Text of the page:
BM – Once I complete a project and have gotten feedback from peers or coverage I will focus on a succinct logline, query letter and a one-page synopsis. For a TV project I put together a series bible. I begin by sending queries to contacts in my network who may be interested in this type of project. I then expand my network and research IMDb-Pro for producers and show runners. I entered several TV Pilot contests. I am currently planning on another trip to LA/Burbank for face-to-face pitches.

DTB – I have to go back and complete/review the marketing modules for ScreenwritingU’s MSC and Binge-worthy TV Bootcamp…and get marketing, but until I have this body of work ‘licked into shape’, I see little point. I’ve heard that creating buzz  regarding a specific project via Instagram/project is helpful. I’m yet to explore that option. 

CG – I focus on developing my personal brand. This will work across all projects.

DHC – I create mock film posters for my projects, which includes mentions of placements in contests, and create a page for them on Facebook. I also promote them via Twitter and sometimes on Instagram. I also create a 2-page written pitch, a 1-page written pitch, and 1-paragraph pitches, which are made specifically for including in query letters. I also connect with screenwriters on Twitter and writing groups on Facebook and do subtle promotion on those sites.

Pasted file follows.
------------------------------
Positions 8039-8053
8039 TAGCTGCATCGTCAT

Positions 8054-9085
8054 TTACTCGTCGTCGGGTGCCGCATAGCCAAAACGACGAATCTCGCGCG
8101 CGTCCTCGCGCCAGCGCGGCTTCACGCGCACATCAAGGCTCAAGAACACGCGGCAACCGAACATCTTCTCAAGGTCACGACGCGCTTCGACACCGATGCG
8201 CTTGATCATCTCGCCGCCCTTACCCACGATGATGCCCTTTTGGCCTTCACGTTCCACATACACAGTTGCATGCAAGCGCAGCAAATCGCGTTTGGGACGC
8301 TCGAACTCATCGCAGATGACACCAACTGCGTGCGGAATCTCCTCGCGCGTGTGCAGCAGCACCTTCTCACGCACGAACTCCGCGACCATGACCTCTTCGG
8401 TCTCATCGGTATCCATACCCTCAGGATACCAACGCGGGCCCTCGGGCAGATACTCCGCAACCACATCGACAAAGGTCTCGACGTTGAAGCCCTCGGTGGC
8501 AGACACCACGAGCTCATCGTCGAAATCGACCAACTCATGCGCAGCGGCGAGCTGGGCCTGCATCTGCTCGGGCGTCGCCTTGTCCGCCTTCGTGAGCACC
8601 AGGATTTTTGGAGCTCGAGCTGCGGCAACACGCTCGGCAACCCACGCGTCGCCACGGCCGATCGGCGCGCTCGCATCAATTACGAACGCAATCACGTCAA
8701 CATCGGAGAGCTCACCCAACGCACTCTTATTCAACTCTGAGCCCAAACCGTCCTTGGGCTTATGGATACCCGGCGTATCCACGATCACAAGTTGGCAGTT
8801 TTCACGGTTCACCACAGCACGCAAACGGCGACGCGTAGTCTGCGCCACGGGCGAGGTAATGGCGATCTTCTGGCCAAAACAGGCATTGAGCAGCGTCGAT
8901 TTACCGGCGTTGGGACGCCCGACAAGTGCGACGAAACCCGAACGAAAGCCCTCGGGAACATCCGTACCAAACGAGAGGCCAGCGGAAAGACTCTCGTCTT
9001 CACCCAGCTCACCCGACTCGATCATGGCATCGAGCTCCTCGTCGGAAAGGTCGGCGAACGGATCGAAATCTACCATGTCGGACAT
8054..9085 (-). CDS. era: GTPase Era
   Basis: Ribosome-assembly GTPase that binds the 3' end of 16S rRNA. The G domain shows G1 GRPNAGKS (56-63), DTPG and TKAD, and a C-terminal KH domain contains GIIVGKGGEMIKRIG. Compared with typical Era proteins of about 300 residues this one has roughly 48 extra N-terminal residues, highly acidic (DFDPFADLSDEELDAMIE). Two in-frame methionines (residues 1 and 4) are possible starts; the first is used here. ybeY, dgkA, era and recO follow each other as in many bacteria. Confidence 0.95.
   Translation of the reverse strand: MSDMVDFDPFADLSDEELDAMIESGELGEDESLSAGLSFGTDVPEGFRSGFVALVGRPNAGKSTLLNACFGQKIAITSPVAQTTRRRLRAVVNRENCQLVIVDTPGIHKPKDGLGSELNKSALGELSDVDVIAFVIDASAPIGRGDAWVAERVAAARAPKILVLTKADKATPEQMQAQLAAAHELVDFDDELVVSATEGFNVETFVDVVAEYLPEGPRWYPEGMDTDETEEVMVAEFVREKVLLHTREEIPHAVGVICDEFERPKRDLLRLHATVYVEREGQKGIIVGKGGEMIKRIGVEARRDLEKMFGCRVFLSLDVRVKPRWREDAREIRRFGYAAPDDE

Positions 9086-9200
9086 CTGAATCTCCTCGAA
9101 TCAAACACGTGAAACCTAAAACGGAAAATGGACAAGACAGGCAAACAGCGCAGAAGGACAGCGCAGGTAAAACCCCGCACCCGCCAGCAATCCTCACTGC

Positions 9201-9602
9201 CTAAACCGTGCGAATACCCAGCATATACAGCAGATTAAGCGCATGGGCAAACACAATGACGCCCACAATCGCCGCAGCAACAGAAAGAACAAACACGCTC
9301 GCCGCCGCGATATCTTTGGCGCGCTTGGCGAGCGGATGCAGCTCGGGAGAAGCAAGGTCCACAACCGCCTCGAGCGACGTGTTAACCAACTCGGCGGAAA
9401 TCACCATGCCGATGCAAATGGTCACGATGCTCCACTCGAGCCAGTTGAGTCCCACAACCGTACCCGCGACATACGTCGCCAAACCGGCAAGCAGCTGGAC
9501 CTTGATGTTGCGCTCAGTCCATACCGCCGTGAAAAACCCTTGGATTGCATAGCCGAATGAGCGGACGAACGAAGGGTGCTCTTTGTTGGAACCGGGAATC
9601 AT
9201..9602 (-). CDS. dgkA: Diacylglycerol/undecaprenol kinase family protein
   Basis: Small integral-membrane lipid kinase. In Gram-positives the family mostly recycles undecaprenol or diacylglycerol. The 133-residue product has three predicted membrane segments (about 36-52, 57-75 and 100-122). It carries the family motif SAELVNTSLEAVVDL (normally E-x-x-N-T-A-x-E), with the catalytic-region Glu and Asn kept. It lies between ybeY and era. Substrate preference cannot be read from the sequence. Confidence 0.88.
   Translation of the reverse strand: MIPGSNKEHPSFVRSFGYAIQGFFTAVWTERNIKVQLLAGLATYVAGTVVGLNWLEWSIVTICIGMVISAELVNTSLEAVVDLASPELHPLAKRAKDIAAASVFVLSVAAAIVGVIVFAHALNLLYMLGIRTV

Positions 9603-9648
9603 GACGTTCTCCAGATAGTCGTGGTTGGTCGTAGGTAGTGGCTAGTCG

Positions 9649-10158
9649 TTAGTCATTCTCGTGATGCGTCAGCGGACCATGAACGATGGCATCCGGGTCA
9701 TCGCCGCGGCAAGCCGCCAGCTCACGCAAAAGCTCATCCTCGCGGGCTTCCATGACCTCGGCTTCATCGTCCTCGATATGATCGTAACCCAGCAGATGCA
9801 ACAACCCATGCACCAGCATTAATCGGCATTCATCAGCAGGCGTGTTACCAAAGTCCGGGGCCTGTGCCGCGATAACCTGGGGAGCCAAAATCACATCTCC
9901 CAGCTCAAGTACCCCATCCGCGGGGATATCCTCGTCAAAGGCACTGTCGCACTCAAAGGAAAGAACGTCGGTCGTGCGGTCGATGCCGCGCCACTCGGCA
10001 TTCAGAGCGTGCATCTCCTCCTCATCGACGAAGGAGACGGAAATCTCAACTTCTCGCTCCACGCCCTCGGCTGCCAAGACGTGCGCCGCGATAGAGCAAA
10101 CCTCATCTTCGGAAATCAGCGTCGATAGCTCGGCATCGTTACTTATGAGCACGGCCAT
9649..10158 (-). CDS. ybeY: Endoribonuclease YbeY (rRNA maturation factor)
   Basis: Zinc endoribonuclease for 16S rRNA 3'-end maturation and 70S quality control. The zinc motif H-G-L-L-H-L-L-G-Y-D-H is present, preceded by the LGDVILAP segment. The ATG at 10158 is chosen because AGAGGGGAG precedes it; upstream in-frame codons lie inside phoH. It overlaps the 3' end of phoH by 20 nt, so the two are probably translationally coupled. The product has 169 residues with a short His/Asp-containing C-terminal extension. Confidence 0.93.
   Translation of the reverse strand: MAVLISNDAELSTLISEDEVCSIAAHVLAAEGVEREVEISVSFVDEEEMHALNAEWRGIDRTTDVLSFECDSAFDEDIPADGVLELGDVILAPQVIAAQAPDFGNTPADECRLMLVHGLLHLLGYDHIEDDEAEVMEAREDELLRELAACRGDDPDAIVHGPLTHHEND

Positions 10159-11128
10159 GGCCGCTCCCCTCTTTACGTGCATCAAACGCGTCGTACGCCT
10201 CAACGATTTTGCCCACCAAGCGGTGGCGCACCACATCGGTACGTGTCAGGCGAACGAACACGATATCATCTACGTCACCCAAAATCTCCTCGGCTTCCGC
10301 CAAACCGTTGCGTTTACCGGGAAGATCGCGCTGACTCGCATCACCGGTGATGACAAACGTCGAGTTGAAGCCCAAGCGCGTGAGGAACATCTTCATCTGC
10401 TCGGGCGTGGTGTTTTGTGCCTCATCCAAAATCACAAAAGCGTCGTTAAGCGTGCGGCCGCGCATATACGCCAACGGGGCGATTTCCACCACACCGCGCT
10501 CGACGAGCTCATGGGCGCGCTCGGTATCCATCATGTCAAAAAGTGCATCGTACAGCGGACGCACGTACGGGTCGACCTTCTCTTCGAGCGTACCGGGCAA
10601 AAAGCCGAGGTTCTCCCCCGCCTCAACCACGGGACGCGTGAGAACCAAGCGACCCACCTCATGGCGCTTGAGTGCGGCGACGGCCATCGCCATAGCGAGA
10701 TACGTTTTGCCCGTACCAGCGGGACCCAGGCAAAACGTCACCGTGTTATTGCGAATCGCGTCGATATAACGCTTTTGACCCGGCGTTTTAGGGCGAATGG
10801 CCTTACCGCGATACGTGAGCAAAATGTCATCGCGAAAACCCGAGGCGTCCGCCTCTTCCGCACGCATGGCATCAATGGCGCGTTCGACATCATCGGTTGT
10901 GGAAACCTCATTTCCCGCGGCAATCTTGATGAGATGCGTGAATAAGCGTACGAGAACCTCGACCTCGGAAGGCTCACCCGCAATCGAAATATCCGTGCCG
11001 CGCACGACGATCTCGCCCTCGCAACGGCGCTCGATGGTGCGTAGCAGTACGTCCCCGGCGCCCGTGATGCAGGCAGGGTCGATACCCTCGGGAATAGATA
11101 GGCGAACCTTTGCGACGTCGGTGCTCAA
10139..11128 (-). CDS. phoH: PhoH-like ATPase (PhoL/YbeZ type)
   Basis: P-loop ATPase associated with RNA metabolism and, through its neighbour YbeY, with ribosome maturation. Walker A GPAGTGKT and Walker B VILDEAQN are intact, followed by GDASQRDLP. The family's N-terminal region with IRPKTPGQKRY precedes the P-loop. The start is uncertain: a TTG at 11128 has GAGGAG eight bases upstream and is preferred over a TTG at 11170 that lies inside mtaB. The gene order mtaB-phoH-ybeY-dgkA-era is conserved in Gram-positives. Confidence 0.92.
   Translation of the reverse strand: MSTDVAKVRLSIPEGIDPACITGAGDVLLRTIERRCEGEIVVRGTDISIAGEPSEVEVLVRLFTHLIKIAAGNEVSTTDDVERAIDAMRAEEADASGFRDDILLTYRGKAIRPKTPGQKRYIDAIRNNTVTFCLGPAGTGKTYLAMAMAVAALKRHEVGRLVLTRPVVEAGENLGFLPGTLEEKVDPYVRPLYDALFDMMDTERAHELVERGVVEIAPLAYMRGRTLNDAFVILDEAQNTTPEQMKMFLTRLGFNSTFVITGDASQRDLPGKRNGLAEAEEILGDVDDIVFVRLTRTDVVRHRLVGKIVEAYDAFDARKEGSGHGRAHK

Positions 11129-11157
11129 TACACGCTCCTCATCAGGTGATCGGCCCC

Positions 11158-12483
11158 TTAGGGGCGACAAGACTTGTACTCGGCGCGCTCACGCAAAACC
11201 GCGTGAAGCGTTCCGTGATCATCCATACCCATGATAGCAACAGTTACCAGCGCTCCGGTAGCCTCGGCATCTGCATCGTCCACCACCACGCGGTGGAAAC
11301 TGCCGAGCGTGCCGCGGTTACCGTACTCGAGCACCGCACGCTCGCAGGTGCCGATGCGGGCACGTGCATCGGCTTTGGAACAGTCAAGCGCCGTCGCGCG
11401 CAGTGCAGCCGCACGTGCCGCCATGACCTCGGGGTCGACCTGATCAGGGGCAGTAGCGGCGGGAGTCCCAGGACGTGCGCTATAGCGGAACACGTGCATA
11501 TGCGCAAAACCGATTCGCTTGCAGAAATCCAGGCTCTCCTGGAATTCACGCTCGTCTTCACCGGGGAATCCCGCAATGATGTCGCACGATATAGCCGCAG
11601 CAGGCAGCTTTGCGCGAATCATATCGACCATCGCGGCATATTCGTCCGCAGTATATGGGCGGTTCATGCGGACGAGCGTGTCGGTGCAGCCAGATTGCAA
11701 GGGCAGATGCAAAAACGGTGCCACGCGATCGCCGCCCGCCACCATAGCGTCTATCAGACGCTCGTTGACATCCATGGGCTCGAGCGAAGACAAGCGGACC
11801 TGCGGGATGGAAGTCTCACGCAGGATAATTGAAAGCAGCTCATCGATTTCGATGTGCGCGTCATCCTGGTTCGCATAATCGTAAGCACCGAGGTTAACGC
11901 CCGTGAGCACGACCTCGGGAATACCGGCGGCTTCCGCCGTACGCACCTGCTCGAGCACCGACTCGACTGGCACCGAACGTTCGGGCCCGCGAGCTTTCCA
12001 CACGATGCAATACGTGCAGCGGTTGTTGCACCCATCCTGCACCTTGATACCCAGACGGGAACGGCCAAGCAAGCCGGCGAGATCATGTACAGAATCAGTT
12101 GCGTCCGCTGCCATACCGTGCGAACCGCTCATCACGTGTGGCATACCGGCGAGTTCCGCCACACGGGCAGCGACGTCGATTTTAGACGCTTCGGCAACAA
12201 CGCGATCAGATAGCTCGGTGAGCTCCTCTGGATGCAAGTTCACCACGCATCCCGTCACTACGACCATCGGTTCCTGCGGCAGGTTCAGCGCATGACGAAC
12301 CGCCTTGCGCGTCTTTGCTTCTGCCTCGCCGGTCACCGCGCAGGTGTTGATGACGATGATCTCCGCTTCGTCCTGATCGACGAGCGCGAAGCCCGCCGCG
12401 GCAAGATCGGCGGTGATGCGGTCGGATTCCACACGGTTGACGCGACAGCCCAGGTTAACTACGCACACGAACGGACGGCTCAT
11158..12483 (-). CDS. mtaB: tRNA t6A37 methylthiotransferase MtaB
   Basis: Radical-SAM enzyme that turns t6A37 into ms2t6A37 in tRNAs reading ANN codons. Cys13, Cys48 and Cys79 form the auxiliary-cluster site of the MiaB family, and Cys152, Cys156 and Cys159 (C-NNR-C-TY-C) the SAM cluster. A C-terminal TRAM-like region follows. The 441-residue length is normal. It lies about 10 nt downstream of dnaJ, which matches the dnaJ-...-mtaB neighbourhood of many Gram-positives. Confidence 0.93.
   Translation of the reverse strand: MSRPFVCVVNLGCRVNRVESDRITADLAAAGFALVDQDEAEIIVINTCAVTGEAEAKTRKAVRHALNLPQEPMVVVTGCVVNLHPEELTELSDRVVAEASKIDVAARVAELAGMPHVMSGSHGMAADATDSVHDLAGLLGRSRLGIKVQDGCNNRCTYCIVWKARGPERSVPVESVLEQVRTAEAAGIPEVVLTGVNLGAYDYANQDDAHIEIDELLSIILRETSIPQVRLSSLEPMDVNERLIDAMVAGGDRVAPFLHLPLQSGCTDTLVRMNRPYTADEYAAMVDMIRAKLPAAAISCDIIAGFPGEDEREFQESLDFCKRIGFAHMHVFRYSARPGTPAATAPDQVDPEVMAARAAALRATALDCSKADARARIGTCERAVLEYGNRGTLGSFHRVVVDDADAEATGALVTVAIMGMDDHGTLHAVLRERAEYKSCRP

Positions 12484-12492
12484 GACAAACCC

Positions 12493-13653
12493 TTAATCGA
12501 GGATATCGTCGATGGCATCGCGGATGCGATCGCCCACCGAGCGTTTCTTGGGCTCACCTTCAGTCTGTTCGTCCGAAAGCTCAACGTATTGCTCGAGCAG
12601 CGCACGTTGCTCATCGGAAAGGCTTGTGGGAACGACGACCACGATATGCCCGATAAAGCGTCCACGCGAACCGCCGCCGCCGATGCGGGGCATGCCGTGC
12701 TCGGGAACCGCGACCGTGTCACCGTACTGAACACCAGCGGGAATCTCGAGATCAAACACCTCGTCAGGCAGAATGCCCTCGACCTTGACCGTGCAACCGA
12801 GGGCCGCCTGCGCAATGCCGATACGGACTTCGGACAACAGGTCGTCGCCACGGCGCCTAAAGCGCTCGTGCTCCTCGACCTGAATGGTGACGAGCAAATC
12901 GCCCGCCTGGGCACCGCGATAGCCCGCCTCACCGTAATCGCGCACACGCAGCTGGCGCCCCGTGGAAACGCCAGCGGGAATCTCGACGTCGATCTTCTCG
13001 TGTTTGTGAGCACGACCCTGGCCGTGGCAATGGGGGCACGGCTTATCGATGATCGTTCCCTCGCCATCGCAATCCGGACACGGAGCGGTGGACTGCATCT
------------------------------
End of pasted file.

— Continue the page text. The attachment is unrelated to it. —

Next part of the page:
How have the results been from your doing this?

MG – Nada. Well, that’s an exaggeration. I have a response rate to my cold queries around 1-2 percent, not atypical for cold-calling type emails, and similar to what I get from my day-job promotion. Only difference, that approach in my day-job has generated a living wage for over 20 years! While after seven feature specs, I’ve only had a couple of no-pay options, and no sales. I have some interactions with a couple of movie-makers via LinkedIn, and I assiduously work on expanding my contact list there.

BM – I’ve had over 20 script requests. However, this has not resulted in an option agreement at the time of this writing.

DTB – I know when I do get around to marketing, it must be a concerted, documented effort and with timely, professional follow-up.